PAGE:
Home Improvement Can Be a Funny Business!
copyright Linda Alexander, 2007
I couldn’t help but wonder what people would think.
I sat cross-legged on my bedroom floor, wearing only my underwear and a chenille robe. The robe hung open from top to bottom--I was gettin’ hot. I had stainless steel hemostats in my right hand, pincers open, and a yellow heavy-duty flashlight in my left hand. I was shining the flashlight into a small square hole in my bedroom wall, peering intently inside, hemostats open . . . anxiously waiting.
Waiting for what? Well, my husband, a retired naval aviation officer, was in the attic in his heavy dark blue zip-up flight suit, drilling holes through the ceiling. Drill, stop. Drill, stop. He yelled, “It’s coming. It's--com-ing! I’m lowering it down. Can you see it yet?”
“No,” I called back. “I can’t see it . . . ooh, wait! There it is. Stay STILL! I’m trying to catch it!”
The hemostats frantically snipped open, closed, and open again with each erratic wiggle. It was right there. I could SEE it – of course I could see it. It was hanging down in front of my eyes, and I had the flashlight trained right on the hole where it teased me, dangling, swaying back and forth.
“I’m going to try again,” my husband yelled, a little breathless. “Wait, let me tape it to a straightened-out coat hanger.” I could hear him above me, rummaging around. “Okay," his voice held a spark of humor, "it’s straighter now, lined UP. You should be able to grab it. Grab!”
Some more dust sprinkled down the hole on me as he lowered, and lowered, and lowered. . . . “Ooooh, there it is again!" I giggled. "I see it. Stop! Don’t drop it any farther yet. Hold it there just a minute.”
I scrambled into a pretzel-like position, still trying to hold the flashlight steady with one hand while making the delicate catch with the hemostats in my other hand. “Just . . . a minute. I . . . think . . . okay, I’ve got it!” The hemostats finally made contact with the coat hanger, precariously and just barely holding on.
“Okay,” hubby called back, “you sure you've got it?” I responded in the affirmative. “Hold on. Don’t let it go. I’m going to pull from up here and secure it to the wire with duct tape. Then I’ll let the rest of it down, slowly, so you’ll be able to pull it through the hole. It’s gotta come through the hole.”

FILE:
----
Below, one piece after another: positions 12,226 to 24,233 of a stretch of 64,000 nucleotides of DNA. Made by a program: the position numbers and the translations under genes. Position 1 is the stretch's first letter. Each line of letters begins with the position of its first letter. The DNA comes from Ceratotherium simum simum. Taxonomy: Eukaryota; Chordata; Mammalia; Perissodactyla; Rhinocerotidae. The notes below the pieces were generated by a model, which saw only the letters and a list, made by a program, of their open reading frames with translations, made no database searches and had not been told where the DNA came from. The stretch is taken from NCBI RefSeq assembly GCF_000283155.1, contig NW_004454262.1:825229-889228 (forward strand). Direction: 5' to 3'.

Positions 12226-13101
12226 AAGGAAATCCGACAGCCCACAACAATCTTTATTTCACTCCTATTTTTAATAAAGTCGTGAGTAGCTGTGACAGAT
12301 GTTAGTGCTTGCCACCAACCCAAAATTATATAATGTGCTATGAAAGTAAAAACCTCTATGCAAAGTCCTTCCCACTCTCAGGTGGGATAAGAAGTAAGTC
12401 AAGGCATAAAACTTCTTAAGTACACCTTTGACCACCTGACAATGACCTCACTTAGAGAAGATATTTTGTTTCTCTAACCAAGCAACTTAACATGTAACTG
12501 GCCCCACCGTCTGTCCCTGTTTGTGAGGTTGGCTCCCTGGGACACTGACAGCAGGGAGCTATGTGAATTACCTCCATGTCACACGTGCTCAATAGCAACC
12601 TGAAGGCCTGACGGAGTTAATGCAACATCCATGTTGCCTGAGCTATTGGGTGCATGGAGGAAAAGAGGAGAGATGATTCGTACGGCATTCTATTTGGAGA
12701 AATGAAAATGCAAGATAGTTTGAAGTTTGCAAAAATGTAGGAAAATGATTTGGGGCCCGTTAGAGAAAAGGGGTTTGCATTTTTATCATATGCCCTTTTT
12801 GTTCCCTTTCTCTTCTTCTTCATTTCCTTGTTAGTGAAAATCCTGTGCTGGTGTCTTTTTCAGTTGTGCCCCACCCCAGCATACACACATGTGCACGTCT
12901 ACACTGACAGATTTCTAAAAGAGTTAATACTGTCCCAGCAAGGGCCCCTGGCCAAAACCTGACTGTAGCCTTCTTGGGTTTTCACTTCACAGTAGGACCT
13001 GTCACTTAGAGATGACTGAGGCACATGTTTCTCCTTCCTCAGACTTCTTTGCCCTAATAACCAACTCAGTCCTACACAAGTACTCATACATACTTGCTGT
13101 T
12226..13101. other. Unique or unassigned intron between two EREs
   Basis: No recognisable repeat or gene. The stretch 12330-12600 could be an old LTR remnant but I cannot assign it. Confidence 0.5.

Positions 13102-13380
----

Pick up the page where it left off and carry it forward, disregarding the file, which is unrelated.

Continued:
Moments later, after me holding on tight, my captive feeling as if it would pull right out of my tiring fingers, while it slid up and down, up and down, finally!, the real prize slithered conspicuously through the hole. As promised, it was messily duct-taped to the end of a worse-for-wear coat hanger.
“Good!” he exclaimed. “Now I’m coming down.”
He was coming down? He was finished? Here’s where the neighbors might scratch their heads. He’s coming down? But, uh, how. . . .? I was still on the floor below him, holding on to his . . . loooooong, white, tubular . . .
When he got to the bottom of the attic stairs and stood in front of me, in his flight suit, covered in white, messy fiberglass, he was perspiring, heaving deeply. A few cuts were visible, but he was clearly triumphant.
We’ve recently moved into a new house. When the cable guy came to hook us up, he couldn't supply cable to the guest bedroom because the main box is located in our bedroom. So my husband, a creative handyman, devised a plan to take care of the problem. He was determined to have cable TV available in the guest bedroom before our son came to visit.
And he had taken care of it, by golly.
I sighed, thrilled to be able to let go of all my tools and accoutrements. With knees and neck creaking – it’s crampy in that position, trying to peer up a tiny hole to actually see anything . . . I don’t know how voyeurs do it – I stood and got out of his way.
It was now his turn to sit there and hold it . . . and do with it whatever he needed to do to complete the job.